Remembering Matt – at 25 and 40 years

The boxing nun and the burned flag made me smile. Something in the news got me digging around in my office in my box labeled “Matt” and I came across them both at the top of the remnants of Matt’s life. My friend, mentor (and something of a muse and tormentor) Rev. Matt English, died 25 years ago – in 1996.

I think about that scorched flag fairly often. Matt always hated when misguided U.S. policy decisions caused our nation to do stupid things. He needed an outlet when his rage burst out of him, so he kept a small plastic flag over the stove in the kitchen of the house he rented in Dallas. Whenever he became sufficiently riled by an item on the evening news, as he prepared his dinner, he’d burn a new hole in that tattered plastic American flag.

The flag had a place in Matt’s house right next to the cooling oil and skillet. Matt expected to be upset. He’d cook up a little rage with his stir fry. That symbol never went stale for him and I still have that flag now.

In fact, that damn flag launched 23 years of torment for me personally. I first learned of it the evening after I found out Matt had AIDS. Three of his colleagues at the food pantry he ran staged an intervention the day before. I followed up with a loaf of my homemade bread and an offer of friendship.

He accepted all my offerings and shared the purpose of the flag. “Really, I melt it more than burn it,” he said. “It’s plastic. It doesn’t really burn.”

Praying? Or tamping down his rage?

Matt and I became close. After I moved from Texas to California, he followed me 5 months later. We had many adventures together and I found myself doing his laundry, taking him on motorcycle rides, and acting as his medical power of attorney. As he died, I was something of his project manager. He had led at least a couple secret lives and there was a lot to coordinate at the end.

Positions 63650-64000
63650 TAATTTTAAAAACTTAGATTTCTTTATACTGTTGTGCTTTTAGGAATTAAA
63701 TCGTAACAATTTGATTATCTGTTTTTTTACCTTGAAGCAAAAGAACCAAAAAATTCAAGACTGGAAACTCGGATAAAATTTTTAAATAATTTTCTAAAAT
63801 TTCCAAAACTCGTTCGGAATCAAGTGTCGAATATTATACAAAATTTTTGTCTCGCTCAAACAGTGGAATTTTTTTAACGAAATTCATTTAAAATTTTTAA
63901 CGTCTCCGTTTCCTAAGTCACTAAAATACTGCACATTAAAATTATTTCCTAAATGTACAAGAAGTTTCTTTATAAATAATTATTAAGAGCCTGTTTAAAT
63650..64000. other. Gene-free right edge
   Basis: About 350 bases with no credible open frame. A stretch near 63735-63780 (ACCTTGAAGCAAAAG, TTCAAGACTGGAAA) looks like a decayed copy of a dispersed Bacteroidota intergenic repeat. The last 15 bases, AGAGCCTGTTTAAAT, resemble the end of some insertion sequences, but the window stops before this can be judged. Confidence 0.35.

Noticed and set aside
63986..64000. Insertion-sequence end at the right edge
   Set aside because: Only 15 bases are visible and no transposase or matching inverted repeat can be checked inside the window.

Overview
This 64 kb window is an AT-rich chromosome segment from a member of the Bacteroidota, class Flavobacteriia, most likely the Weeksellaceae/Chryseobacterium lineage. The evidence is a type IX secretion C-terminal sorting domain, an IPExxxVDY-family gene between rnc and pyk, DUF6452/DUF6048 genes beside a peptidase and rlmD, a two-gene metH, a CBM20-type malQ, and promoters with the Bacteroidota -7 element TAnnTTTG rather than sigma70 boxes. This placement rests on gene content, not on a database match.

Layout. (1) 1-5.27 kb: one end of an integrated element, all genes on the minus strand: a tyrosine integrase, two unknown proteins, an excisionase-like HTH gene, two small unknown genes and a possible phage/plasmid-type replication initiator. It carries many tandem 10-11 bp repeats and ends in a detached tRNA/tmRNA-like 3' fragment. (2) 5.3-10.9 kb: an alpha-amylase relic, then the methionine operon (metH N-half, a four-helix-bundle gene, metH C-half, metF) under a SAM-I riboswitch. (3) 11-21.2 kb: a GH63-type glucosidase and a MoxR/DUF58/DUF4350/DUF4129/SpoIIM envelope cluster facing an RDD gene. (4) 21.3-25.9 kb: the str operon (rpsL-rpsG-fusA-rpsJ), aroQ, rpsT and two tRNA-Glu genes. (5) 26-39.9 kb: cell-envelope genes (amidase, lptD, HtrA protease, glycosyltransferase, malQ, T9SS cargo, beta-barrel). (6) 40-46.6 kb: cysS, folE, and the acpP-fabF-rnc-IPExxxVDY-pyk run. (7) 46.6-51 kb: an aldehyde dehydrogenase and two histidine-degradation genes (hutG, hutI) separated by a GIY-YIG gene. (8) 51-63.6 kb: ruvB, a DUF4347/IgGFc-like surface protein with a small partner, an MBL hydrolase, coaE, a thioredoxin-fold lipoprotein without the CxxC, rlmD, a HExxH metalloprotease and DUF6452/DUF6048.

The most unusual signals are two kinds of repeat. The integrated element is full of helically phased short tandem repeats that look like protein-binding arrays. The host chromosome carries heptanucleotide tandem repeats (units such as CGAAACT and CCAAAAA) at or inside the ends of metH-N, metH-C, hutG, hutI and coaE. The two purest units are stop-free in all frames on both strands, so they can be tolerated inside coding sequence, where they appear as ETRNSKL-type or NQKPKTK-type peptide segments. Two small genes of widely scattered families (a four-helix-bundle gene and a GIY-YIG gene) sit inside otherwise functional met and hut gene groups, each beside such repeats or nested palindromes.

I helped him find a way to tell his family about his illness. I took charge of the morphine in case he wanted to, you know… I even planned his funeral, talked to the Dallas press and called friends and family members after he died. I sat with the family at several services. We were a thing.

And yet…

Matt, at the end, said he didn’t know me.

Today is World AIDS Day. This year, 2021, marks 40 years since the first case AIDS in the US on June 5th, 1981. Matt died on July 23, 1996, 25 years ago.

I’ve spent a lot of time trying to tell the story of that damn flag and my reaction to it ever since. It became my first test case 23 years ago after I decided that the way I could fulfill the promise I made to Matt was to become a writer. More recently, I sketch hypothetical scenarios about how I might have clearly and directly communicated my essence when he was alive – what I could have said about that flag in the moment I learned of it? When he talked about a continuum of sexual attraction? About his confessions and fears and how I came to have empathy and compassion?

I don’t remember Matt as a victim of AIDS but as a fighter for maintaining people’s dignity. I started writing with that flag in mind and, many years later, I focused on Matt’s motto for the food pantry he ran: to “Err on the side of grace.” Both the stickiness and fragility of that motto for that organization inspired me to write my book Virtuous Corporation.

The trick in living to be beloved 25 years after death comes down to how artfully you can channel your rage. Today, as I read his obituaries, stored unread for years in that box, I see they all mentioned that motto. It is not a small thing to leave such a legacy.

Matt here probably just after he said “Err on the side of grace”

I remember Matt with all his humor, flaws and potential. Time and trials haven’t dimmed my feelings of determination to carry on his work in my own way.

I’m reminded my the boxing nun toy that I need to smile, collect irreverent things and share more bread again.

I rage daily that AIDS took Matt before could know me.

I’m furious Matt is not around to demonstrate and teach all of us to err on the side of grace

Buried in Beaumont, TX

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